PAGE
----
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Abndoc

How Would You Handle This.

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My 15 year old son knocked on a neighbors door about 1/2 mile from our house. She is 85 and owns around 120 acres.  He's been watching 2 nice bucks all summer long.  She gave him permission and said one other neighborhood kid is hunting it also but lots of land shouldn't be an issue.  He went and hung a stand a few weeks ago. Its the property where he shot the doe off in the previous thread.  Well the neighborhood kid turned into be a 50 yr old guy down the road.  He showed up at our house last evening, I wasn't home and had a discussion with my wife about how my son shouldn't be out there, has no right to be hunting there and didn't discuss it with him.   If he shoots one of the bucks out there, there will be problems.  I obviously called the gentleman last night and expressed my distaste for his attitude and his discussion with my wife when she was alone.  I also stated we are talking about a 15 yr old kid and I'm proud of the fact he's able to go around knock on doors, ask for permission, share his ability with landowners and get permission all on his own.  I talked with my son about it, and told him it would probably be best to not hunt over there and he needs to go take the stand down and move on.  He was heartbroken, since he got the permission on his own, put his stand up, cut shooting lanes.  I get someone being protective over a spot, I tried to explain to the gentleman that we are talking about a kid.  He has the permission to be there. How would you guys handle it. 

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Honestly, I would probably do what you did and tell my kid he did everything right, but to move on. This is assuming you didn't get the impression the guy was going to change his mind when you spoke to him.

 

Unless you know her, the last thing the landowner probably wants to do is get involved in the dispute. And I'm sure you don't want your kid out there alone, not knowing if the older guy will confront him or how unreasonable he could be if he does.

 

 

 

 

 

 

 

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Tough deal on this one. 

 

You've got to decide how much fight you want to put into this.  There are also a lot of life lessons here to teach your son just depends on which one you want to focus on. 

 

In most circumstances I would start out by going to the landowner and explaining the issues and see if you can get it resolved.  However, with it being an 85 year old woman you'll have to decide if you want to drag her into it. I'd probably at least inform her of the issue so that she's aware of what is happening on her property and what type of person is out there.  She should at least know that much as the landowner  If she wants to make it right then so be it but I wouldn't push her on it.  Just leave it as a heads up and let her know your son will move on as to not cause trouble if she doesn't seem like she's got it in her to straighten things out.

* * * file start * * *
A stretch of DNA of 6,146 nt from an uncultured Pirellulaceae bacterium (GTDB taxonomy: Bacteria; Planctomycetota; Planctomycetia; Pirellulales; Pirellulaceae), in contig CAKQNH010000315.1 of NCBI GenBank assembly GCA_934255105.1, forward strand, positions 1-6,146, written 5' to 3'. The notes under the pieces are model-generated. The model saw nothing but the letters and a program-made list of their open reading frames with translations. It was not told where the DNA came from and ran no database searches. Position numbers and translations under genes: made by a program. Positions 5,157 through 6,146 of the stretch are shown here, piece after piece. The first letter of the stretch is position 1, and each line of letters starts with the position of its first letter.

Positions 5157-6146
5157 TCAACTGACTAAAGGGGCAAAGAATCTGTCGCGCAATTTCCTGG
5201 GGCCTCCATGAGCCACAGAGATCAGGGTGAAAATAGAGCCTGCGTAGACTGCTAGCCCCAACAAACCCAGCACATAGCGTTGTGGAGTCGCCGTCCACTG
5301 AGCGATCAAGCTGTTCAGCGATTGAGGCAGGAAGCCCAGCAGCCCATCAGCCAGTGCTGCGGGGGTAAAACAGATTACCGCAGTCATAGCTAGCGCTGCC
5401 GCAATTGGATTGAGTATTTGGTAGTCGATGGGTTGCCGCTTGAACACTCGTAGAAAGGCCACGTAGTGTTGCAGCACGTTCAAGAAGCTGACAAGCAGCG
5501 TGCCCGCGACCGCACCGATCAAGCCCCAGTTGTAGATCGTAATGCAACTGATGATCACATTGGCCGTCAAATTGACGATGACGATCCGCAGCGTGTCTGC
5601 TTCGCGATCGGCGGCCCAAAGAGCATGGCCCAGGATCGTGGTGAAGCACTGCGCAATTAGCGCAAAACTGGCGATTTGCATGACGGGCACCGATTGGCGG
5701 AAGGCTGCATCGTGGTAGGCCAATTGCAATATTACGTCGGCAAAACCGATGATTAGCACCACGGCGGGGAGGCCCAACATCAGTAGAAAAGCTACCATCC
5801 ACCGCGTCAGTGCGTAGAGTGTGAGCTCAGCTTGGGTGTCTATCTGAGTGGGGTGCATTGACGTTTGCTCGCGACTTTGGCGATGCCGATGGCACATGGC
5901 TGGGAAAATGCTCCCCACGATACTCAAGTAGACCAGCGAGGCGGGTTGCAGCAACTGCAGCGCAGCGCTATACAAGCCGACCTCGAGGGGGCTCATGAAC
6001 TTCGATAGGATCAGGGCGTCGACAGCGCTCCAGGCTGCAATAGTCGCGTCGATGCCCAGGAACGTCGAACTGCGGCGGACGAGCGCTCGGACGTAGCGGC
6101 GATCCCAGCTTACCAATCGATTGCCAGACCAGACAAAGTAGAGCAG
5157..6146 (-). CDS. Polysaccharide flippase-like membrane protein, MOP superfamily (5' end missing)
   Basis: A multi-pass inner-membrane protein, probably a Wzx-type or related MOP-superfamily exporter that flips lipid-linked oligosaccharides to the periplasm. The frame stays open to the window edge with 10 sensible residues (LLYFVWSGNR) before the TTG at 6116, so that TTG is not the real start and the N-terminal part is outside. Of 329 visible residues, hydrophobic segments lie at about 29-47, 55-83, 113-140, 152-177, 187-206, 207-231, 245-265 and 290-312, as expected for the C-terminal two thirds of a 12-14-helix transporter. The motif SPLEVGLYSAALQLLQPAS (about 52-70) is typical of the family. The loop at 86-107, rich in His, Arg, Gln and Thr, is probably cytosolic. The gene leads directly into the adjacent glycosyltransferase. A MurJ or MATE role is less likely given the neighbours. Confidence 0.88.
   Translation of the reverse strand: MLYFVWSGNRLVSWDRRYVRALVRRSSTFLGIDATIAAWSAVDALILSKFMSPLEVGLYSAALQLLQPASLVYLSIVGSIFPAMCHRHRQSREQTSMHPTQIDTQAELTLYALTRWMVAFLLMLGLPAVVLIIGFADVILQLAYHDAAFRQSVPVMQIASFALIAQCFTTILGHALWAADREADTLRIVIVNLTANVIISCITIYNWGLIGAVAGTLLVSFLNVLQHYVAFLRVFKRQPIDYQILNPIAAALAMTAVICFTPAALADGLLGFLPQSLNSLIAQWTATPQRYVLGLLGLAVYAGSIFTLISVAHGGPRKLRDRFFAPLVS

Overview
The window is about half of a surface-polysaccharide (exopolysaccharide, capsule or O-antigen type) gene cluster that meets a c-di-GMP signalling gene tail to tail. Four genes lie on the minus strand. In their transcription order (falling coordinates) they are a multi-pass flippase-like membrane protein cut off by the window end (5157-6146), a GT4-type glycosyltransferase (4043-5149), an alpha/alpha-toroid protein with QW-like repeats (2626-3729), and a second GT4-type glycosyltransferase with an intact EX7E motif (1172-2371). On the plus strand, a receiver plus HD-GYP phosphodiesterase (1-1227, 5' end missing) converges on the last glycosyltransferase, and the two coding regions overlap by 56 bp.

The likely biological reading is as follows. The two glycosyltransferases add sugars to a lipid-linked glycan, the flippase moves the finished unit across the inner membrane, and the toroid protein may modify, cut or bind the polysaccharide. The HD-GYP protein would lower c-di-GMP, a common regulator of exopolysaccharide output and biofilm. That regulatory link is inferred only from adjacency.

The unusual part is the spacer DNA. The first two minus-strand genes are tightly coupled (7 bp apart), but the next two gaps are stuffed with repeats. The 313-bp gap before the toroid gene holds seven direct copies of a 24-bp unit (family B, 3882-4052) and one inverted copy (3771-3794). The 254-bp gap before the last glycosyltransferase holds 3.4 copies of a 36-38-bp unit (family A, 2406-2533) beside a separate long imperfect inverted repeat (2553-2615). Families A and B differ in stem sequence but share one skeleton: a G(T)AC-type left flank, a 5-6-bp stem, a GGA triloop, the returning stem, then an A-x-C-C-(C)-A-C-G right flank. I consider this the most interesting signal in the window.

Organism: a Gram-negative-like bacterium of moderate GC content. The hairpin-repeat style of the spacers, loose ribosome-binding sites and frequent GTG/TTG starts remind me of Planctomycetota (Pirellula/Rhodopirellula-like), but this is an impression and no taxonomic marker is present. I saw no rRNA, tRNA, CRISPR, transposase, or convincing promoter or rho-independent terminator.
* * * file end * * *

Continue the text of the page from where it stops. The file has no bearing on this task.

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Obviously the guy has "passion" for "his" hunting spot.  I would try to meet him face to face with your son and see if you couldn't reasonably discuss it and come to an agreement.  Possibly do it at the landowners home if you want to put him in his place.  This of course first goes with how you feel this gentleman would be towards a talk.  After all it is not his land and he can't just bully his way around.  Now if you feel he is psychotic then don't bother.  I have a chunk of land that I can't hunt (even though I have permission and all the rights to hunt it) because the neighbor is crazy enough that he will possibly hunt me and I don't need that feeling of being hunted.  Hope you can work things out!  People get funny when it comes to hunting land especially when they know there is a bigger deer in the area. 

Edited by ozzie

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He has permission from the landowner, let him hunt. If the 50 year old does anything to affect his hunt that is "hunter harassment" and he should be charged. 

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I would get a dlb ladder stand and sit with my kid as much as I could.  Don't let the dude bully you if you have the right to be there as well.  She may not know the age of this person if he had his kid go down there and get permission and he is really doing the hunting?

 

Edited by leech~~

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Leech- I thought about that same thing.  I do not know the guy or the family, so unsure of what the dynamic is there.